Rule #9 - Your Email Must be Believable!  Are you really going to grow my business because you combine email, social media, outbound, and inbound calling?  Maybe you can save me time but don't promise something you can't control, like whether those meetings you claim to schedule will convert.

Rule #10 - Your Email Should Read Like an Email to a Friend or Customer

Putting it All Together.

You've seen the lowlights of the absolute crap that passes for email introductions and read my 10 rules.  If I were going to write a first email to a targeted (it would be the right person in the company), qualified (they would definitely use what I sell) suspect, I would want to introduce myself, offer my positioning statement (the problem I solve that they probably have), provide a couple of examples, ask if they are experiencing any of those problems, and whether they would like any help.  For example, if I wanted to target the CEO of a SaaS company, I would write the  following.  The Italic font is just to differentiate the example from the rest of my article. Don't send the email with italics!

Hi Bob,

I've helped a few other CEO's in the SaaS world who were frustrated over all of the inaccurate revenue forecasts they kept getting. 

When I first spoke with other SaaS CEO's, the two biggest problems they used to have were all of the opportunities that weren't closing, and lack of new opportunities to replace those that didn't close.

You may not have these frustrations but if you do, and would like to take a few minutes to discuss whether or not I can help, just reply to this email with something as simple as "OK" and I'll make it easy to schedule a call.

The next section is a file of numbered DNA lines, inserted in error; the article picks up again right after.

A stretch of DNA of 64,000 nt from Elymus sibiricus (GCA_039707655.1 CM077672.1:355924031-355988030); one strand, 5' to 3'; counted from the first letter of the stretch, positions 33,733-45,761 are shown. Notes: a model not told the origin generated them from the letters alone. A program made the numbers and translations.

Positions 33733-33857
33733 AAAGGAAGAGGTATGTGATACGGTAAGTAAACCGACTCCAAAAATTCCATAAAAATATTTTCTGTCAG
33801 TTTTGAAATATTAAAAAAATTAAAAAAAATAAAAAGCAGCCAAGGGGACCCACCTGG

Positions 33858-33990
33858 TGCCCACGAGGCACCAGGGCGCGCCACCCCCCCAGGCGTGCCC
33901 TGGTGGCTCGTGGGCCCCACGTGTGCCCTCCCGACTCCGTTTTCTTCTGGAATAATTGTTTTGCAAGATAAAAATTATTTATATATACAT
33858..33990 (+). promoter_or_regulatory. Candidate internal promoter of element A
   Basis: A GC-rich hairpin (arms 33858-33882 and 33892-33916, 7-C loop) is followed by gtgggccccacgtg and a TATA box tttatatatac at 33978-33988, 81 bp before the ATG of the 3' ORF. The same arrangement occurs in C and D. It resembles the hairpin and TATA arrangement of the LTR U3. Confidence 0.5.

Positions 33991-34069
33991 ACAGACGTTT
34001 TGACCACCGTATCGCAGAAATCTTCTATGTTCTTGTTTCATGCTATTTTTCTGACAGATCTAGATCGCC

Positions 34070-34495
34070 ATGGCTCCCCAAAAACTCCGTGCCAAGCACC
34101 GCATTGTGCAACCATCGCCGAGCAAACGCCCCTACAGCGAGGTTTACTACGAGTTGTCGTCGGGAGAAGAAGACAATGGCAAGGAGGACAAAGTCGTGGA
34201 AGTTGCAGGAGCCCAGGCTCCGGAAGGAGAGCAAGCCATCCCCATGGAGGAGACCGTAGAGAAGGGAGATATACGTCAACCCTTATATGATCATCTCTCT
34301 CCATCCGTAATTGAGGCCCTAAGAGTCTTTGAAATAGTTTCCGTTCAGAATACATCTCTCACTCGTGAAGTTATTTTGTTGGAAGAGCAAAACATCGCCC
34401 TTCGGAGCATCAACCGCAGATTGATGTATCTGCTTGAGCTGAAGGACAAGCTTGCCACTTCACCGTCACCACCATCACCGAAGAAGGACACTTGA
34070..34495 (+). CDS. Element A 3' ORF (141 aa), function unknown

Looking forward to talking with you.

Dave Kurlan
CEO
Objective Management Group

It's still a cold email but it's a million times better than all of the pitiful emails that most of us receive each day. I would prefer that salespeople use the phone for a cold reach out but if it's a choice between a cold email or nothing, I'll take the email. It's OK to follow up on this email by phone.  Remember, you can't have a conversation over email so if anyone does respond to your email attempt, move that conversation to the phone as soon as possible.

Image copyright iStock Photos

Topics: Dave Kurlan, prospecting emails that work, good sales email, effective sales email

Difference Between a Good Sales Email vs. Bad

Posted by Dave Kurlan on Mon, Apr 27, 2015 @ 06:04 AM

Good-Vs.-Bad

Last week I received a request for help via email.  The reader asked if I could recommend a response to an email reply he received (at least he got a reply!).  The thing is, he deserved the reply he received because his introductory email absolutely sucked!  In today's article I'll share what he wrote, the reply he received, and my recommended response.  All of the names and organzations have been changed to protect the innocent.  Ready?  Here's his original introductory email: